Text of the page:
Results

We chose to specifically examine 1015-member pools of eicosamer (20 nt long) RNAs. While still within the range of oligomer lengths likely to be accessible via prebiotic chemistry (Ferris et al., 1996; Monnard et al., 2003), 20-mer sequences are predicted to exhibit at least some tendency for secondary structure formation (Briones et al., 2009). Furthermore, a 1015-member eicosamer pool (1.7 nmol) comprises significant redundancy (909 copies) of each possible 20-mer sequence. Finally, as shown previously, naturally occurring 20-mer sequences can associate into non-covalent multimer complexes reconstituting function such as catalysis, when incubated in eutectic ice phases at −9 °C, as exemplified by the hairpin ribozyme (Mutschler et al., 2015; Vlassov et al., 2004).

In order to examine the innate potential of such pools for functionality (such asligation), we first examined the reactivity of 2’, 3’-cyclic phosphate (>p)-activated random RNA pools. >p groups form as part of RNA degradation reactions, as well as during proposed prebiotic nucleotide synthesis (Jarvinen et al., 1991; Li and Breaker, 1999; Powner et al., 2009; Gibard et al., 2018) and can mediate non-enzymatic ligation in the presence of an organizing template (Lutay et al., 2006; Usher and McHale, 1976). In order to maximize reactivity, we incubated pools in ice; eutectic ice phase formation has been shown to promote molecular concentration, reduce RNA hydrolysis, and provide a benign, compartmentalized medium, making water ice a potentially beneficial medium for RNA propagation at the origin of life (Attwater et al., 2010; Attwater et al., 2013; Mutschler et al., 2015). We first incubated a >p activated random RNA eicosamer pool (N20>p, including 6% 5’-Carboxyfluorescein (FAM) labelled N20>p to facilitate detection of ligation products) in ice without any organizing template and sought to detect higher molecular weight (MW) product bands by gel shift in denaturing gel electrophoresis (Urea-PAGE) (Figure 1A). We observed significant intermolecular, covalent N20>p pool ligation with yields of ~10% (after 2 months, −9 °C) both in the presence or absence of magnesium (+ / - Mg2+) counterions (10 mM MgCl2, Supplementary file 1). No ligation was observed in equivalent control samples incubated at −80 °C (Figure 1B). Deep sequencing of the most prominent higher MW band confirmed that >80% of sequences corresponded to ligation events between two eicosamers (N20 × N20, Figure 1C). Thus, RNA eicosamer pools activated by >p undergo a disproportionation reaction by intermolecular ligation, yielding a subpopulation of pool sequences extended in length (predominantly 40-mers and some 60-mers (Figure 1C)).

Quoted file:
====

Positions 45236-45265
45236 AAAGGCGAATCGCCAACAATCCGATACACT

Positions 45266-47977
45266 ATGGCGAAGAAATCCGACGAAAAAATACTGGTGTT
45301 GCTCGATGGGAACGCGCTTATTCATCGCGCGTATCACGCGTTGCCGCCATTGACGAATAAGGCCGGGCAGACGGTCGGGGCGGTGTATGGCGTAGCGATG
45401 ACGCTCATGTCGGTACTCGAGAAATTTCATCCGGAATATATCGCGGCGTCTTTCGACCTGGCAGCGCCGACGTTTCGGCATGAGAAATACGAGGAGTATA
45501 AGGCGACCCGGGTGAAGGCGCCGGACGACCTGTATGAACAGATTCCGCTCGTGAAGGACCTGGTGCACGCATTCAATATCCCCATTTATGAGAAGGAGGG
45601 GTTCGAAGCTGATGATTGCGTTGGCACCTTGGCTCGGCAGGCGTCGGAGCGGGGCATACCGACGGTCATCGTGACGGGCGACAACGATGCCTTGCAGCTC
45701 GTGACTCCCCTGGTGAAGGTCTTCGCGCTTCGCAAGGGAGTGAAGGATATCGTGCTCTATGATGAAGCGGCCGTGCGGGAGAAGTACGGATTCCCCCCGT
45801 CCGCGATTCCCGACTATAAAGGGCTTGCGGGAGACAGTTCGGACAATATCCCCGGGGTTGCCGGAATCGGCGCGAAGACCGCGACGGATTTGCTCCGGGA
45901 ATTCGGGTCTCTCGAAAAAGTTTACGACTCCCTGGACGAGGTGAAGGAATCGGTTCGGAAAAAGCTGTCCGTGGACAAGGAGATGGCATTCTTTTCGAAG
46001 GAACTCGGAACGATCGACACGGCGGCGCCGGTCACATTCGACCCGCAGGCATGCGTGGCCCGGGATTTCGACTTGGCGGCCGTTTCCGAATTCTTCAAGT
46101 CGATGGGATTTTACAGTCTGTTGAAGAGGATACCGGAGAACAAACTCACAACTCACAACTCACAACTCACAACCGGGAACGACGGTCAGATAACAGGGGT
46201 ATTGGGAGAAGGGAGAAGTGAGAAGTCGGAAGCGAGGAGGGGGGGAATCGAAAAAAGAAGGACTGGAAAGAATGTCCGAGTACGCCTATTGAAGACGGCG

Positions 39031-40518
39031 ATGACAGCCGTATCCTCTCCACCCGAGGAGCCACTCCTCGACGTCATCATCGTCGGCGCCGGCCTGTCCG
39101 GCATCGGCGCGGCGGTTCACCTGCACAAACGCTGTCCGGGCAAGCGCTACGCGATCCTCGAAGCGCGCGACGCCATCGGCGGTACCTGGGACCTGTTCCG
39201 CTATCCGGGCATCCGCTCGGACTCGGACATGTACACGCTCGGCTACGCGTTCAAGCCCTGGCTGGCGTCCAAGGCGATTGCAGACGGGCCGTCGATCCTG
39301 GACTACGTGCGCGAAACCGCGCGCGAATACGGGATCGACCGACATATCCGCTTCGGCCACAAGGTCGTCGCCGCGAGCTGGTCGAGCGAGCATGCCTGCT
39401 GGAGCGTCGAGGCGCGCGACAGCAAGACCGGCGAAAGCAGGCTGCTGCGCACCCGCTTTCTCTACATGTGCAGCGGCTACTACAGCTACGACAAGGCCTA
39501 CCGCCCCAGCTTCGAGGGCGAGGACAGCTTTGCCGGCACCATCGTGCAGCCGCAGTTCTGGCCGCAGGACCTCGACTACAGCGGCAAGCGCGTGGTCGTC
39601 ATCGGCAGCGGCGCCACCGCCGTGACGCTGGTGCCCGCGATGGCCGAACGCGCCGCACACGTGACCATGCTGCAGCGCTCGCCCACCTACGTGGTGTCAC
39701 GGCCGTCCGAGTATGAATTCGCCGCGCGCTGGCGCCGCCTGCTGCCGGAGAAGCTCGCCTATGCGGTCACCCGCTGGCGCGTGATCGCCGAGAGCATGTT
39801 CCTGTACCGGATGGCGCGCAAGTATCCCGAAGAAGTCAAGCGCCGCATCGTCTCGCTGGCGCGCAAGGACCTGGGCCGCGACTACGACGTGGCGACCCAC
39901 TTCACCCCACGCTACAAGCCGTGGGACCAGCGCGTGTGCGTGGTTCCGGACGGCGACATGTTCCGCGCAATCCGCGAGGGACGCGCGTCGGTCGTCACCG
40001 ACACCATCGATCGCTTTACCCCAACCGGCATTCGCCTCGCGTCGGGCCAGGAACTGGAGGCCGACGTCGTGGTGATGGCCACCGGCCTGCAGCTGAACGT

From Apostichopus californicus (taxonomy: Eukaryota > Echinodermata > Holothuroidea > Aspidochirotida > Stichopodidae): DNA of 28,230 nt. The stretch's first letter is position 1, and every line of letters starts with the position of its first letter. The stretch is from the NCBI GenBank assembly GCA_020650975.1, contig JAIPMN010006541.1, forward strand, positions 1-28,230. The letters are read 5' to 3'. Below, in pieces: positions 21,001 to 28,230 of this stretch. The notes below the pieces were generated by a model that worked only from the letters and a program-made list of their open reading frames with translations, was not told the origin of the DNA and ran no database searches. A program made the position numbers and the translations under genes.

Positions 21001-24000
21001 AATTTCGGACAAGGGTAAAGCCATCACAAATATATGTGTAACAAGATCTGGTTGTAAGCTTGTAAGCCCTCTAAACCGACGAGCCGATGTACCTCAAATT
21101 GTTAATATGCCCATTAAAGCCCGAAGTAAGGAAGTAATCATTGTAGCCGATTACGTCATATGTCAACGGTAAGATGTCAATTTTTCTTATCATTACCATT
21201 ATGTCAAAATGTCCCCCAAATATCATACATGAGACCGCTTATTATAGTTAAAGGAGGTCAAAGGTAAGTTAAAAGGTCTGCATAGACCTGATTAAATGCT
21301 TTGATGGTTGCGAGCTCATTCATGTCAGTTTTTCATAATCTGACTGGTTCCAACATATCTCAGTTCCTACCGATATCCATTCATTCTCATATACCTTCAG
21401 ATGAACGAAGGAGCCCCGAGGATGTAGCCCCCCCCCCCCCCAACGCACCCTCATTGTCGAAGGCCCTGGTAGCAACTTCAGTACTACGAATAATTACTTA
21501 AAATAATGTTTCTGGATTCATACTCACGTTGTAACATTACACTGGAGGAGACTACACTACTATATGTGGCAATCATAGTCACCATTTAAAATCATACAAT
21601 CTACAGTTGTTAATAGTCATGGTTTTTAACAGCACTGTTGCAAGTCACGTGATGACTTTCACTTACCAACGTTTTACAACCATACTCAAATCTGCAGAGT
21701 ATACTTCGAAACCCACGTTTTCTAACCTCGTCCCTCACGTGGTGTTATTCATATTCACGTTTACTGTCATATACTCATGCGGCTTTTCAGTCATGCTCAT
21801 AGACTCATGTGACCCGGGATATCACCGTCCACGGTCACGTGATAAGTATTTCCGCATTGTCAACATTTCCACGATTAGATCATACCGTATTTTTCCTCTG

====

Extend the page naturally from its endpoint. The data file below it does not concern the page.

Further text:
Figure 1 with 2 supplements see all
Reactivity of 2’, 3’ cyclic phosphate (>p) activated N20 RNA pools.